We’ve talked about mood and the importance of using it to set the tone of a worship assembly.  Proper phrasing is every bit as important as determining mood. Notice the following phrase, read it and emphasize the bold text and see what it does to the meaning of the sentence.

A mighty fortress is our God.
A mighty fortress is our God.
A mighty fortress is our God.
A mighty fortress is our God.
A mighty fortress is our God.

In contemporary artist Chris Tomlin’s song “How Great is our God” he means for us to emphasize this phrase differently each time we sing it in the tag.

How great is our God, sing with me.
How great is our God and all will see,
How great, how great is our God.

The power in the song often comes in the subtle nuances of emphasizing a word or phrase.  Reading a song means determining where to get louder, softer, broader, quicker or where to insert a lift or a pause.  These things will go a long way into making a song live and bringing the meaning to life in the hearts of worshipers.

Many recording artists never do the stanzas of a song the same and vary the emphasis of the chorus each time they sing through it.  Although we are not going to be able to be as fancy in our execution of a song we can punch up the style in every song we lead.

One of my favorite songs is “Low in the Grave”. As an exercise in reading a song let’s go through and mark the parts of the song that should be emphasized.

Low in the grave He lay,                  This is dark, sorrow filled.
Jesus my Savior,
Waiting the coming day,                  Here is a glimmer of hope.
Jesus my Lord!

Vainly they watch His bed,          I would skip the refrain and go
Jesus my Savior;                              right to this stanza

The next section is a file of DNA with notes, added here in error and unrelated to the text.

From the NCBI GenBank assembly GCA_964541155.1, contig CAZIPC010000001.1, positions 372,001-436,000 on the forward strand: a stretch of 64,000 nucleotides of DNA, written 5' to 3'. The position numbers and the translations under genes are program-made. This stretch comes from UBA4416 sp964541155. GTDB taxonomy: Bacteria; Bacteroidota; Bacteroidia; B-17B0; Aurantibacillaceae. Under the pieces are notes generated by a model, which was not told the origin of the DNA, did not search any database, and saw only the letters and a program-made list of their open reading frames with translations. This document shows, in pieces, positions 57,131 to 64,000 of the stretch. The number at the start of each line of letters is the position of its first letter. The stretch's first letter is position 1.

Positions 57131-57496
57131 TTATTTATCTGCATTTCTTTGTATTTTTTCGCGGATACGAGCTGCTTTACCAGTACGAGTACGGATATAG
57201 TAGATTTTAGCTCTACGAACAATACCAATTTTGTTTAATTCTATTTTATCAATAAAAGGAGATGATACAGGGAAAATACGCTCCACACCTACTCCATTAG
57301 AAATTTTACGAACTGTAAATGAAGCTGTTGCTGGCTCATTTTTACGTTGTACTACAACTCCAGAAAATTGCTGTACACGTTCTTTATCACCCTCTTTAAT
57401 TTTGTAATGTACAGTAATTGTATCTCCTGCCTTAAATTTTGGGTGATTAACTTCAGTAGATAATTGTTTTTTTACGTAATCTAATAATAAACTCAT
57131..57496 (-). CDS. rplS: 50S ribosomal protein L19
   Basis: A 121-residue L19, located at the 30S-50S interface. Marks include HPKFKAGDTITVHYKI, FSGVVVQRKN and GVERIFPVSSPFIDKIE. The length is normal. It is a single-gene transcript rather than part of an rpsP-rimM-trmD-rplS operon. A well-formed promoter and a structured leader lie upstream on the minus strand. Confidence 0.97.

Vainly they seal the dead,          This time is brighter with hope
Jesus my Lord!                                Emphasis on Vainly

Up from the grave He arose,                              There is a stark contrast from the
With a mighty triumph o’er His foes,              stanzas.  This is bright and lively.
He arose a Victor from the dark domain,
And He lives forever, with His saints to reign.
He arose! He arose!
Hallelujah! Christ arose!

Death cannot keep its Prey,               This is the most important
Jesus my Savior;                                    part of the song!
He tore the bars away, Don’t lead this stanza slow
Jesus my Lord!                                        Emphasis with broadening

–Robert Lowry, 1826-1899

The last time through the Refrain needs to be a joyous, powerful, almost out of control celebration.  Get bigger every time you exclaim “He Arose!”

Much of reading a song is relative.  However, some topics and themes lead us to joy, sorrow, anger, doubt, determination and many emotions.  Look for those themes and phrases.  Help your congregation see your interpretation by big facial and body movements that demonstrate the appropriate expression.

Song Selection Guest Article

30 11 2009

As we think about methods and purpose for song selection we will feature various worship leaders who are willing to share their thoughts.

Brother James Tackett produces the Paperless Hymnal which has truly changed the way most congregations of the Churches of Christ present printed music.  Here is Brother Tackett’s method.

I like to get the sermon topic from the preacher. You have to start somewhere, so I start there. If I don’t have his topic, I make up one.

With a topic in mind, I try to find the best song on that topic and use it right before the sermon. That song should also be lively. I want the audience to be awake and ready to listen with I give them over to the preacher.